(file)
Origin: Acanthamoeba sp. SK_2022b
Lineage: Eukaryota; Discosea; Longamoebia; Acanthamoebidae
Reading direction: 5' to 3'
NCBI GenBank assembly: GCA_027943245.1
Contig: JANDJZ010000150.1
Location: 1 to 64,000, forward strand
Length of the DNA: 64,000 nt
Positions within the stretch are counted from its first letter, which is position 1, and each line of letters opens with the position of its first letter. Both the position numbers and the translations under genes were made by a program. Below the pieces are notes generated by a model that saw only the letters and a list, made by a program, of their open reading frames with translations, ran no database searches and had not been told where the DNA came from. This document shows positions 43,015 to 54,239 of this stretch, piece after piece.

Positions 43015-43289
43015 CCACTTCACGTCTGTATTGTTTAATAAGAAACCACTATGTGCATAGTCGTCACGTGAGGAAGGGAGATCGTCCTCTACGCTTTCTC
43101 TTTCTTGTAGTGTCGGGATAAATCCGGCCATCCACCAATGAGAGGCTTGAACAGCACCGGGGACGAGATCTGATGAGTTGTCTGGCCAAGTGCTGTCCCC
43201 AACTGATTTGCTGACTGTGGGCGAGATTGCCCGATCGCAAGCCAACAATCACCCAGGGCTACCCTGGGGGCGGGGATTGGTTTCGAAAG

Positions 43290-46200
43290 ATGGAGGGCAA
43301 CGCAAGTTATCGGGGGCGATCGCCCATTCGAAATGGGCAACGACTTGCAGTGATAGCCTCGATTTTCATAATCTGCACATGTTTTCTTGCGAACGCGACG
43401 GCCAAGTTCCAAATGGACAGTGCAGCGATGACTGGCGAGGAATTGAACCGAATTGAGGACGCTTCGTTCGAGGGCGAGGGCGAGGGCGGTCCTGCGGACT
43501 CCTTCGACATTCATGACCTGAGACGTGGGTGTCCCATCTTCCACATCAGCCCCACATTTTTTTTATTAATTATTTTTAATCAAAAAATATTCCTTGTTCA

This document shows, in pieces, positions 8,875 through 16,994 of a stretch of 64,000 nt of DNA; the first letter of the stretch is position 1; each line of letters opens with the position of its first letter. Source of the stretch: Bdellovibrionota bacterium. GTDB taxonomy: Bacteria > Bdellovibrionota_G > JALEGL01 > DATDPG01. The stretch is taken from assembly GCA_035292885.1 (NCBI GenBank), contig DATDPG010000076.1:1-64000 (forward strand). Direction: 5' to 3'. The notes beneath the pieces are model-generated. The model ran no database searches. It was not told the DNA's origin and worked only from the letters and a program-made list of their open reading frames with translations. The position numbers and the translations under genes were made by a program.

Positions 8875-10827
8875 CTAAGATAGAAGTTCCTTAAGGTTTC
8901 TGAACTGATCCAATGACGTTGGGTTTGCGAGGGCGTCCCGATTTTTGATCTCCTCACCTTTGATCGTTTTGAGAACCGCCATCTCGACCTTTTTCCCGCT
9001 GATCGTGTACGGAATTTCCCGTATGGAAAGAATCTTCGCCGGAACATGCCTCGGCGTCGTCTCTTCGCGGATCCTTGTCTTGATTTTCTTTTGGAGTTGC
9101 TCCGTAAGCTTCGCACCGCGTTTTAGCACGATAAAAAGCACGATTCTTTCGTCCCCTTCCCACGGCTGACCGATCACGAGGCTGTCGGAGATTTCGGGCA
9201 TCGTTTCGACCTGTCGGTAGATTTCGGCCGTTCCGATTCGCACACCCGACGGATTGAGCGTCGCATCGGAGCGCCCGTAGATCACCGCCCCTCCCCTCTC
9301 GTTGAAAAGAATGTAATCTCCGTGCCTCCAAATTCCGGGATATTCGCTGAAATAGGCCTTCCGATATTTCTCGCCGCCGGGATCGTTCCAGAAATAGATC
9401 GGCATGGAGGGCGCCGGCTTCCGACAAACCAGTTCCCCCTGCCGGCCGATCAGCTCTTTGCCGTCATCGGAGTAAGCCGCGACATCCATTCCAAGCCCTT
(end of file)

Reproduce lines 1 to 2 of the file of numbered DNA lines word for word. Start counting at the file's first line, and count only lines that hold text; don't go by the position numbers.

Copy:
Origin: Acanthamoeba sp. SK_2022b
Lineage: Eukaryota; Discosea; Longamoebia; Acanthamoebidae